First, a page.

Greggie Greggie 8 years
I'm not hostile. I disapprove. I don't think it makes them a bad parent or a bad person, I simply disapprove, and generally of the medical personnel who do it without indication. It saddens me that medical professionals recommend it and go along with it for no reasons. Repeat c-sections are medically indicated, and the reasons for needing an emergency one in the first place further indicate a need for repeat surgeries over vaginal birth. I have absolutely no problems with the inductions outlined in this thread, including the original LilSugar post. My opinions are based on other experiences.
facin8me facin8me 8 years
Greggie, I'm surprised that you'd be so hostile towards women getting induced or having c-sections without what you deem as "medical reasons," being that you stated above that if you didn't have a c-section that now forces you to have sections with the rest of your births, you'd be done having kids.
Greggie Greggie 8 years
I am speaking of that being the ONLY reason. You've indicated medical reasons in addition to it. And yes, I know doctors who will induce at 38 weeks for no reason other than mom wants to be able to see a movie on opening day. That's not weighing possible problems and benefits versus risks. If someone wants to think I'm judgmental for a mother choosing her comfort/entertainment over her baby's health with absolutely no medical indication, I'm ok with that.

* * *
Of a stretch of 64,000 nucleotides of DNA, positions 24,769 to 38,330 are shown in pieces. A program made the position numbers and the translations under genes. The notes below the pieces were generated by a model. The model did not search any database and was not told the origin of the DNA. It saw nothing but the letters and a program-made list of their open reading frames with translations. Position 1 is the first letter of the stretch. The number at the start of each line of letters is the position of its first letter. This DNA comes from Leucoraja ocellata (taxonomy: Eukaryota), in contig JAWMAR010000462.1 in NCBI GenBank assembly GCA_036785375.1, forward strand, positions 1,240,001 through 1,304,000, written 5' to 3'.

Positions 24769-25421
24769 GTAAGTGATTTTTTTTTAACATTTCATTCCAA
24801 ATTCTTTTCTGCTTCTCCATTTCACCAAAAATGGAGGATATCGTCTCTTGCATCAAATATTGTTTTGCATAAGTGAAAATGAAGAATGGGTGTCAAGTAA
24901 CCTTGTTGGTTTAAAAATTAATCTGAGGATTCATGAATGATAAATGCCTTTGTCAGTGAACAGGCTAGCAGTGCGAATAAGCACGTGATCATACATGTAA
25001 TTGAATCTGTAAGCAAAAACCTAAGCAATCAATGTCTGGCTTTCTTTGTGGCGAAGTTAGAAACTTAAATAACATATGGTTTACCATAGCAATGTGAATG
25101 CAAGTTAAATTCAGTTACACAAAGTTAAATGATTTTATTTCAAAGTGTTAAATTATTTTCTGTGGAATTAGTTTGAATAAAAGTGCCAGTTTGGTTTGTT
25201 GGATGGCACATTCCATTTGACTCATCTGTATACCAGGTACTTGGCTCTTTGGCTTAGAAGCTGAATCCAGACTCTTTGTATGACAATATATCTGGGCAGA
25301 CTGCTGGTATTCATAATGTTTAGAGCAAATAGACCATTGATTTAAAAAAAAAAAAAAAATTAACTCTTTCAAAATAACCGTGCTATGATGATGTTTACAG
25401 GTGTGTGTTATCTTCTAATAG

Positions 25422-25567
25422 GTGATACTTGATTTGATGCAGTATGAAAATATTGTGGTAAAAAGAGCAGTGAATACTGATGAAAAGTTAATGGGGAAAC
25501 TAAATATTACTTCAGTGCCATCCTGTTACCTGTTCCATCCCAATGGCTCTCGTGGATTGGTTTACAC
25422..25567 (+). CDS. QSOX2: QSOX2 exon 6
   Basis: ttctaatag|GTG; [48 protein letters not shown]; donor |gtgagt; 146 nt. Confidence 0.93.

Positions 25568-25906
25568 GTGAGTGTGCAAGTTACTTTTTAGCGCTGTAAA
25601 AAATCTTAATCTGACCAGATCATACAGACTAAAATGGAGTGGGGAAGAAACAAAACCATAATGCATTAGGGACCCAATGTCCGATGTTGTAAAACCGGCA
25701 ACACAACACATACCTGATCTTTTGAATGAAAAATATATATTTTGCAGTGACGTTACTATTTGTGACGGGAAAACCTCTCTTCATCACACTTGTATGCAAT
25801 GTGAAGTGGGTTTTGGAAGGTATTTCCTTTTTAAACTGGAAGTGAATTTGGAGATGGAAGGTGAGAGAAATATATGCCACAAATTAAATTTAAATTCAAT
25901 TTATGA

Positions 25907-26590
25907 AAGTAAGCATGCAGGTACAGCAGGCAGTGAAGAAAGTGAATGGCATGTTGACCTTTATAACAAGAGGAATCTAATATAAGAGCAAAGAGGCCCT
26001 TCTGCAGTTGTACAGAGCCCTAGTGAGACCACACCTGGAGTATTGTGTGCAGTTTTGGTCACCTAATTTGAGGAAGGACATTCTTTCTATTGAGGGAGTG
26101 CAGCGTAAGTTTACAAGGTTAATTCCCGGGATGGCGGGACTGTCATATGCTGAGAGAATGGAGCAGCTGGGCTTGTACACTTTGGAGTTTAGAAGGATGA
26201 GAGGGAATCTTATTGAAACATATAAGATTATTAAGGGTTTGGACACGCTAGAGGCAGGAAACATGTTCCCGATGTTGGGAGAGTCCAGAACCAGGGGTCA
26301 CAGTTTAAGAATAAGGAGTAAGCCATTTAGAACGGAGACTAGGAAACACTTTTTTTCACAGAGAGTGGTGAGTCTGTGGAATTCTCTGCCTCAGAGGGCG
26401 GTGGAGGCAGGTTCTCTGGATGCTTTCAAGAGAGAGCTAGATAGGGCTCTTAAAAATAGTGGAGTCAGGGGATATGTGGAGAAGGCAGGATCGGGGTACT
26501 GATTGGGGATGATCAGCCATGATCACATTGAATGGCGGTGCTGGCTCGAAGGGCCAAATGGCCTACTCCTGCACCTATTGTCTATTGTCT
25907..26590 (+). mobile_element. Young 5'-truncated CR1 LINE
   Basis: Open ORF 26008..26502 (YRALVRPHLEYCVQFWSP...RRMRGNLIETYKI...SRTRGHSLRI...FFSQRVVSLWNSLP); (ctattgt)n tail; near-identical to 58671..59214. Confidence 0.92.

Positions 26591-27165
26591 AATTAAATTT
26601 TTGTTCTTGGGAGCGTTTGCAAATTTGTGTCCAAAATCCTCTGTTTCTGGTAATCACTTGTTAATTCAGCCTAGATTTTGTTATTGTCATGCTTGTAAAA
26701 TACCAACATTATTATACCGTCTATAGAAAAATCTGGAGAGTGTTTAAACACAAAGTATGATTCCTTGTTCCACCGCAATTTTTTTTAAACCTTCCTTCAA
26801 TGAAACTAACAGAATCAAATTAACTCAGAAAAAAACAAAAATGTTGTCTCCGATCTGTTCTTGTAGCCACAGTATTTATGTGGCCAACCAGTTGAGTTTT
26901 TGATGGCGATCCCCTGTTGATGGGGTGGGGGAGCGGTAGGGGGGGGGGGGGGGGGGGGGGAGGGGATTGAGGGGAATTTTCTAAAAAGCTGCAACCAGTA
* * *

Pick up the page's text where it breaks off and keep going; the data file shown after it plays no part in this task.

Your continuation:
mrtruman mrtruman 8 years
Everyone is an individual and has to make the decisions on their own along with their doctor and spouse, weighing the risks in each instance. If the baby goes to 42 weeks and defacates inside the mother then that brings up a whole other list of issues to deal with. Thus, carefully weighing the risk factors for each decision made along the way is imperative. It bothers me when people make judgments such as indicating someone is selfish for inducing to "fit the birth of the child into your schedule because you just want to get it over with". That is such a one-sided take on the many issues at hand when deciding whether or not to induce.
msshellokitty msshellokitty 8 years
I was induced with three of my kids.My body just couldn't go into labor on it's on.
orangeflower orangeflower 8 years
I'm just so nervous to go into labor!! eeks! :) I'm hoping it goes naturally, but you can't predict how it will go...its not in our control. But, we pray, we hope and love our babies and our bodies the same.
sweetnshy5282 sweetnshy5282 8 years
However, I don't really agree with scheduling a c-section or induction simply to fit the birth of your child into your schedual or because you just want to get it over with. These procedures should be done only when necessary, not just because.
sweetnshy5282 sweetnshy5282 8 years